Mohamed Melehi is considered one of the most important Moroccan artists of his generation. As one of the leading figures of the cultural revolution that began at the Casablanca Art School, his work played an important role in cultural development in post-colonial Morocco.
It was during his time studying at Columbia University, New York, NY, where he lived in a studio below the pop artist Jim Dine, that Melehi became intimately involved in the post-modern art movement and was acquainted with famed artists including Frank Stella and Robert Rauschenberg, regulars to the renowned Leo Castelli Gallery. It was Hard-edge painting, a style prevalent in New York at the time, that impelled Melehi to revive elements of abstraction inherent in Islamic art within his work. From then on, he would turn to his cultural heritage and roots as a source of inspiration and his resulting imagery encapsulated both the post-modern aesthetic and the cultural richness of his home country’s traditional craft and design.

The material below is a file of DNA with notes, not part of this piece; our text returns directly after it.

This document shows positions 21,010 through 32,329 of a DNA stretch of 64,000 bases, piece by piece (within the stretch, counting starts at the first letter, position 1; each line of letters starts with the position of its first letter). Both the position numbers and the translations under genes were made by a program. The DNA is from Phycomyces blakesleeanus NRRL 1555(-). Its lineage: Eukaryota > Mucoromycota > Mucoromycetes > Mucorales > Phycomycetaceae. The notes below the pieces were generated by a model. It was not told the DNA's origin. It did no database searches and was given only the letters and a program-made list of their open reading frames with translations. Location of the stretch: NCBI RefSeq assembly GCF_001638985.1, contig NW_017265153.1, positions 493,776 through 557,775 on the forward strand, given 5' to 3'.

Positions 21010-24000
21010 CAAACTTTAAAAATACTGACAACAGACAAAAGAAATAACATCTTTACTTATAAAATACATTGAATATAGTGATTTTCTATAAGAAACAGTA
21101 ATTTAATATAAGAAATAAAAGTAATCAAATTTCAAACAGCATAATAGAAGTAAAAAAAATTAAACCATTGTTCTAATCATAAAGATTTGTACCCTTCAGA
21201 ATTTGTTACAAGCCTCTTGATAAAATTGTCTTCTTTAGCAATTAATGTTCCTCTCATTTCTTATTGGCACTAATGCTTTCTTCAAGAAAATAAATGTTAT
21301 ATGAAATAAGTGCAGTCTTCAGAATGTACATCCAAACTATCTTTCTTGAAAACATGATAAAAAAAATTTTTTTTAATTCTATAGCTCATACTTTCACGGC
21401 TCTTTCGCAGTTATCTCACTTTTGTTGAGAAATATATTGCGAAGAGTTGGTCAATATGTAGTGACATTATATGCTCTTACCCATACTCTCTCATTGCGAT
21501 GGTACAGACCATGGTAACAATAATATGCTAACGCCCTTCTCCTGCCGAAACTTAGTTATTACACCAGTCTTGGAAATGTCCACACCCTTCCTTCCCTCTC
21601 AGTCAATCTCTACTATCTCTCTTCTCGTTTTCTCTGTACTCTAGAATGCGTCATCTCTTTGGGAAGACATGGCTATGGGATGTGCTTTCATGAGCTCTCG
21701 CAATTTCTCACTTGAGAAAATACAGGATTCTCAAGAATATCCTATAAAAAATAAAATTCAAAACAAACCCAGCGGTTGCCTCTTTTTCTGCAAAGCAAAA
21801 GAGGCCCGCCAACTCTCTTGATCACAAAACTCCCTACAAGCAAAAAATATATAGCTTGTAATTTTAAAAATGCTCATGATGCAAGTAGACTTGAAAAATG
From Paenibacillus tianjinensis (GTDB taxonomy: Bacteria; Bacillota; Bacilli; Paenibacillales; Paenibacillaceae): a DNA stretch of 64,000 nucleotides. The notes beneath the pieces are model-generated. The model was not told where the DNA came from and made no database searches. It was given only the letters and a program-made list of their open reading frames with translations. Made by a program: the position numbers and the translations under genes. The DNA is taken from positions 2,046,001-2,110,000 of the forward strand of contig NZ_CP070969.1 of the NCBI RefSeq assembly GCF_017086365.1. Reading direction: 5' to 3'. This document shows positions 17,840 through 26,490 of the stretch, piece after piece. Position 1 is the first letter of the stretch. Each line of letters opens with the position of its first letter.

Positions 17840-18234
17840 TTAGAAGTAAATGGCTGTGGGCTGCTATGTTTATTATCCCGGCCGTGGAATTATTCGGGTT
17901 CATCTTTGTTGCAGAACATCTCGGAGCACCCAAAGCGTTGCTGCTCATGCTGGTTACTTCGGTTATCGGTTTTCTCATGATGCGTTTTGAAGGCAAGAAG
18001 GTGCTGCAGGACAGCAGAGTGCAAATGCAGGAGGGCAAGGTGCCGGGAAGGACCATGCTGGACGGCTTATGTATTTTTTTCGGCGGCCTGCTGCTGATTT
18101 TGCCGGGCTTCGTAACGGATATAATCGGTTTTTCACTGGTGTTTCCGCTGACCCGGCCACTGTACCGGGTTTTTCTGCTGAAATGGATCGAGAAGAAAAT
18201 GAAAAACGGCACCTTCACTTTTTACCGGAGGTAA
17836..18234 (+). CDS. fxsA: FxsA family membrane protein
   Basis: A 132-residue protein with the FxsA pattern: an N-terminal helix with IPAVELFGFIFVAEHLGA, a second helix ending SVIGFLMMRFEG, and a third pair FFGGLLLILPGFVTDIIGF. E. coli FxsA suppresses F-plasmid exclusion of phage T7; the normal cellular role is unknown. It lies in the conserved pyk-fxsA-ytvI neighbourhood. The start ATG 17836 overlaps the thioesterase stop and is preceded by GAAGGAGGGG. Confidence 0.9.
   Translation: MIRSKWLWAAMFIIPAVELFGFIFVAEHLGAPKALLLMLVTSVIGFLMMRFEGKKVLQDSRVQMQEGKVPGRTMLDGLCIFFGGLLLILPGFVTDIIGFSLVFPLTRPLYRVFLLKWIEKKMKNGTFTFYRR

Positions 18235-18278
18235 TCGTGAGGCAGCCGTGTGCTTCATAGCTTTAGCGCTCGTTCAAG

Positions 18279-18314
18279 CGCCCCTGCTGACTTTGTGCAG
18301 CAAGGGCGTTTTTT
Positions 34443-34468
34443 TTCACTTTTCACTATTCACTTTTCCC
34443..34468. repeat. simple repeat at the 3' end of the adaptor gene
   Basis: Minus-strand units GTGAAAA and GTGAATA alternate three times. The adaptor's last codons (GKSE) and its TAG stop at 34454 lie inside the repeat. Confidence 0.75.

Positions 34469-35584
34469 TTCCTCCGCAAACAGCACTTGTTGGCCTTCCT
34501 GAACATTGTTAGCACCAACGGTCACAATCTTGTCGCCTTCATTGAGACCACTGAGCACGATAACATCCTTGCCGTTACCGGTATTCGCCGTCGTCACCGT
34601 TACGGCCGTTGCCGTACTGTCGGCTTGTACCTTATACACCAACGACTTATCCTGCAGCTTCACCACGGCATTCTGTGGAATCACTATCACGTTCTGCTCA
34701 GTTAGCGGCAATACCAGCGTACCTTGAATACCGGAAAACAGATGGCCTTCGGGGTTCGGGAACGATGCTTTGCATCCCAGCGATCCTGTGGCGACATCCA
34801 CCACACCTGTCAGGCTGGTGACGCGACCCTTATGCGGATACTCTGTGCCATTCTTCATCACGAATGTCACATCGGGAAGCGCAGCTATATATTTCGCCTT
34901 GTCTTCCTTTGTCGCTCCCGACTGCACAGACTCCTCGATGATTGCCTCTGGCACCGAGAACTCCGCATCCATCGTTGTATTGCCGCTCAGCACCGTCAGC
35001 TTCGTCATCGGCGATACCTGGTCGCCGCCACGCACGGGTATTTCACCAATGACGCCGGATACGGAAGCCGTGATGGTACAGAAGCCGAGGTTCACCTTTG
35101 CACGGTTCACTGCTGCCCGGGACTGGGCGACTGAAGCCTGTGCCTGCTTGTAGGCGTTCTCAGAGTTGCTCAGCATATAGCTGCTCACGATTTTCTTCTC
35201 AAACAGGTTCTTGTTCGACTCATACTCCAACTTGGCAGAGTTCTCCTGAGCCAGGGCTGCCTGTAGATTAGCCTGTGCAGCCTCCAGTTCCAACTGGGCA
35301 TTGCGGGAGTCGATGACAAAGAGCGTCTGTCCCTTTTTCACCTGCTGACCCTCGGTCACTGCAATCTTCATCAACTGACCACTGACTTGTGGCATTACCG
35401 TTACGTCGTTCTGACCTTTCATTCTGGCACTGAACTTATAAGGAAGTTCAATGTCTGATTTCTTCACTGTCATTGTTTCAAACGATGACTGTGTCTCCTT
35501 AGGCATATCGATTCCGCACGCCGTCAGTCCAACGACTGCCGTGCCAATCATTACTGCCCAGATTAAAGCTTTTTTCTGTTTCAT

By the time he left the US to return to Morocco, Melehi’s work was characterized by psychedelic waves of colour, wherein he employed readily available car paint instead of acrylic. He considered this a gesture of solidarity with the working class and less fortunate, during a time when political tensions were high in Morocco. In 1969, the Casablanca Art School travelled to Marrakesh to exhibit their work in the city streets. The exhibition, entitled ‘Exposition-Manifeste’, was meant to be a rebuke of the typical ‘bourgeoise’ salon style that was prevalent at the time.
Melehi graduated from the École des Beaux-Arts, Tétouan, Morocco, in 1955. He then studied painting at the Royal Academy of Arts in Seville, Spain; sculpture in Rome, Italy and engraving in Paris, France. After being awarded a scholarship to study at Columbia University, Melehi moved to New York, NY, between 1962-1964.
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